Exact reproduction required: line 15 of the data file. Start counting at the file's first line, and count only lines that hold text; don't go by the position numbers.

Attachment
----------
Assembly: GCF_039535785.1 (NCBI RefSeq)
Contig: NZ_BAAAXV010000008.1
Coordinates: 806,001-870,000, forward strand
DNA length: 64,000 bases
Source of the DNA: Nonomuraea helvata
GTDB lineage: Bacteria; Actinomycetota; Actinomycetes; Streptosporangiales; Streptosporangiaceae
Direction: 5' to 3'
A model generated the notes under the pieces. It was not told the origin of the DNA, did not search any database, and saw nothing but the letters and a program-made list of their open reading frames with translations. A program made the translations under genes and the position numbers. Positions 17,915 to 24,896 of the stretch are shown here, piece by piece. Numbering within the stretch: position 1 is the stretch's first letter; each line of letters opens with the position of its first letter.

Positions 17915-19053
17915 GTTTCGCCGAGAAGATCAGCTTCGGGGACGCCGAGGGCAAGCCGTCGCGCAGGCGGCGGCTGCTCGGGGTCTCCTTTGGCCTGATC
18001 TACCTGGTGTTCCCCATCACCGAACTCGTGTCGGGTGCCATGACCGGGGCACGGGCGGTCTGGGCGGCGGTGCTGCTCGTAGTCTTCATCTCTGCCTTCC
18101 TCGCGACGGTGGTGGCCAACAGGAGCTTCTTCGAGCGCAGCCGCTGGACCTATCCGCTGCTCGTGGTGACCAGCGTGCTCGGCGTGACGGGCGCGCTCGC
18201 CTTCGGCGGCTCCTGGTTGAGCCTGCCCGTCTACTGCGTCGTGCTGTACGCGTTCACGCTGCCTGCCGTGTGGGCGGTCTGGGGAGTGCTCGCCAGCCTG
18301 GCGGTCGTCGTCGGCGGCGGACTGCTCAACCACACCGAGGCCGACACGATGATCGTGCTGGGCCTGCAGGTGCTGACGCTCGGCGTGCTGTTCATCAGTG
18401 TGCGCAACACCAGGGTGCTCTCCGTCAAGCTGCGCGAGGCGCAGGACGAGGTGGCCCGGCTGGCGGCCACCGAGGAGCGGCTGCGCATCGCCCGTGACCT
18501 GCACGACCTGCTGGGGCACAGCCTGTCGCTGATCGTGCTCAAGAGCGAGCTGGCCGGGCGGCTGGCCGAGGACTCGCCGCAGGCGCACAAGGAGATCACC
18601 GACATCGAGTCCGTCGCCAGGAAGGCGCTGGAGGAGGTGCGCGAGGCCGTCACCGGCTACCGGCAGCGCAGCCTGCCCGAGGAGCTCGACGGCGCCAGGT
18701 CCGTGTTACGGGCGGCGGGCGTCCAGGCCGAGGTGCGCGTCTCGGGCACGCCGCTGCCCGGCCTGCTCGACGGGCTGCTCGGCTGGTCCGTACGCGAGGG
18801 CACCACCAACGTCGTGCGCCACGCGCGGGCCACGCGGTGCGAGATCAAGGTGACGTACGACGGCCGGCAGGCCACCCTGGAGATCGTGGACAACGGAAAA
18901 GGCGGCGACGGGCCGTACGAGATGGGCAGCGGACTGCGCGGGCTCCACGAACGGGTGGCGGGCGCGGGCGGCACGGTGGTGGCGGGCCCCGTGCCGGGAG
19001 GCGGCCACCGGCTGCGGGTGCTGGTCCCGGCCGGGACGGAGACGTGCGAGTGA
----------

18401 TGCGCAACACCAGGGTGCTCTCCGTCAAGCTGCGCGAGGCGCAGGACGAGGTGGCCCGGCTGGCGGCCACCGAGGAGCGGCTGCGCATCGCCCGTGACCT